John Lynn Harvey said:
“I believe the Sunni’s are the strictest on the damnation of all non-Muslims. Shia Islam and Sufi Islam are much looser on this.
Roughly one-third of the Koran is concerned with the Last Judgement, which is a much higher percentage than the New or Old Testament.”
MWM (That’s me) said:
“If there were a God who promises those that do good, eternal good and those that do bad, eternal bad that’s His perogative. He’s God. He sets His rules. He’s sent prophets time and again to warn us of a Judgement Day and to guide us to His revealed way. “… And We never punish until We have sent a Messenger (to give warning).” (Qur’an 17:15). Why would He do that unless He cared?
Moreover he’s given us our minds and our will to make up our own minds, which is a bonus; they are aids to help us to that end. “[He] who created death and life to test you [as to] which of you is best in deed – and He is the Exalted in Might, the Forgiving” (Qur’an 67:2). The danger is we anthropormorphise God, which results in us thinking He’s a tyrant. But tyrants are men acting/pretending /thinking they’re like God. They’re not. “And none is comparable to Him.” (Qur’an 112:4) Only God has the right to act the way He does; that’s the definition of being God. And yet His guidance is good for us. “And this is a Book which We have revealed as a blessing: so follow it and be righteous, that ye may receive mercy.” (Qur’an, 6/155) and “The Qur’an as a guide to mankind also clear (Signs) for guidance and judgment (between right and wrong)…” (Qur’an, 2/185).
“Why are we surprised our children become secular-minded after a secular education?” (See 0:27:54)
And so begins Daniel Haqiqatjou, Director of Religion and Scientism for the Yaqeen Institute for Islamic Research, in his lecture, ‘Decoding the Matrix: Restructuring Muslim Thought for the Modern World’.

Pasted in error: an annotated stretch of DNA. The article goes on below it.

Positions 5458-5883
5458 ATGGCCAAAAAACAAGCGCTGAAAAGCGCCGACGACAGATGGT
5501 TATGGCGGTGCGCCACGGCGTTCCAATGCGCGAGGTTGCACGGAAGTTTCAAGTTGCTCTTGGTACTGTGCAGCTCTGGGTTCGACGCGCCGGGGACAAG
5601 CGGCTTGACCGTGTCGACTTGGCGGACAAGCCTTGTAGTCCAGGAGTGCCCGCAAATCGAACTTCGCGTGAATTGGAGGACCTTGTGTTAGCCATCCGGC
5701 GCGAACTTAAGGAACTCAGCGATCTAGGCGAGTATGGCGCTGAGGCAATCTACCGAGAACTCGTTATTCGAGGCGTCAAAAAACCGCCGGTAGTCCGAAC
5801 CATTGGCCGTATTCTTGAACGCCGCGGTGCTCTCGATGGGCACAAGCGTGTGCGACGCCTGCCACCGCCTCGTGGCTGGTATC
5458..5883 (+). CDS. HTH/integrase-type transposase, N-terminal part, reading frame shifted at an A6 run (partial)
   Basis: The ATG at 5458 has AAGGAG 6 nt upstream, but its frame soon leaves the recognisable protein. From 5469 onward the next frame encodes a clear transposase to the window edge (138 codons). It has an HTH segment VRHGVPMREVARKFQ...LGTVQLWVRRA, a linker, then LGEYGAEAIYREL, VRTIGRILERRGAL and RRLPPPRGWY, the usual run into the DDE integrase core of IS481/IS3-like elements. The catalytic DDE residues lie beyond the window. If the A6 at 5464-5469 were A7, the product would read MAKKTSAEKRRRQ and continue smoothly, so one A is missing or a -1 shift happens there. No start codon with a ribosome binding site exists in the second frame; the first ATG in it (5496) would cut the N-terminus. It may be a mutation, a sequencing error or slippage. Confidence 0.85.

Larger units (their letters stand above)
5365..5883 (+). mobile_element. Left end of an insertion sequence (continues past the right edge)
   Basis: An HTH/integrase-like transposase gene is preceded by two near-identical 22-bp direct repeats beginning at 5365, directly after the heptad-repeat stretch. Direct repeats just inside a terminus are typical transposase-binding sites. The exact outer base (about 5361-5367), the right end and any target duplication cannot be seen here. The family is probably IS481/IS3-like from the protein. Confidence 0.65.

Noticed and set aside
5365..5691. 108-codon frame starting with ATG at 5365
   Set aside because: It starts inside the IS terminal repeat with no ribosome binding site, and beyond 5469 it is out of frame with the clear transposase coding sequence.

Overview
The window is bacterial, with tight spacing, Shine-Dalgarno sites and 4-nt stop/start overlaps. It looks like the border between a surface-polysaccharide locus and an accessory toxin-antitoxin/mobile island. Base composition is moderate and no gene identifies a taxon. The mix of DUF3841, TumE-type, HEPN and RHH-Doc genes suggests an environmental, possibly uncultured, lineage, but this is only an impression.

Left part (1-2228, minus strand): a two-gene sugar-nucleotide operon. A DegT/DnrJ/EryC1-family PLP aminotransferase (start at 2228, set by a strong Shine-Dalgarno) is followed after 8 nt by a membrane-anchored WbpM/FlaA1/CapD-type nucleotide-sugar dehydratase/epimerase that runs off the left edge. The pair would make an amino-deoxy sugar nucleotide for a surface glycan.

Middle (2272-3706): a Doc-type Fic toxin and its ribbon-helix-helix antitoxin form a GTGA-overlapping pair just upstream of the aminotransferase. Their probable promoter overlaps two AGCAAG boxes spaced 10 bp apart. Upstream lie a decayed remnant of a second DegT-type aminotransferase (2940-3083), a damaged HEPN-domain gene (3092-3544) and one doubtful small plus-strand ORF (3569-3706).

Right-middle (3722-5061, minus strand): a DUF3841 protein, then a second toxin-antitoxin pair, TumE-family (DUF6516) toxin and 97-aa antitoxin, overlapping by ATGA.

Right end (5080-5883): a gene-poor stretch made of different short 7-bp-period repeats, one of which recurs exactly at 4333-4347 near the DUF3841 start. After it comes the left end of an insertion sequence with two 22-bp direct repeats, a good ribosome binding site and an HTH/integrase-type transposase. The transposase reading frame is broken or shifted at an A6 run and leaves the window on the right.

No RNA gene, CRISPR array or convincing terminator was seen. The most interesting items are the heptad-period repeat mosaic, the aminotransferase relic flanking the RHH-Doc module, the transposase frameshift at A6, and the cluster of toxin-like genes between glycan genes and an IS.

“Part of your success as a… student in general in the college system is your ability to internalise certain … conceptual schemes… in the process of analysis [of] different texts… so for example, Islamic studies – as Islam is studied in Western nations, we’re assuming a certain conceptual language and we’re asking… ‘what is Islam?’ ‘what is Islamic?’ ‘how much does Islam respect minority rights?’ ‘how much does Islam respect women rights?’ ‘to what extent does Islam respect freedom, equality, and democracy?’… In asking those questions you’re deploying certain concepts – namely, what is a minority? What is freedom? What is democracy? What is power? What is authority? What is equality? These are the terms that any graduate student will understand intuitively. Those questions, however, are never in question. What’s in question is Islam. What’s in question is the Islamic conceptual universe…
And so my recommendation… is that we need to turn the tables in a sense, that we need to assume, as Muslims devotionally, we need to assume the Qur’anic conceptual landscape and interrogate the modern structures and the modern conceptual landscape in those terms… if we do that and have that kind of prioritisation in mind and exercise a little bit of skepticism and critique, that is going to in shaa Allah help us to live in the modern world succesfully, constructively and peacefully.” (See 0:44:08)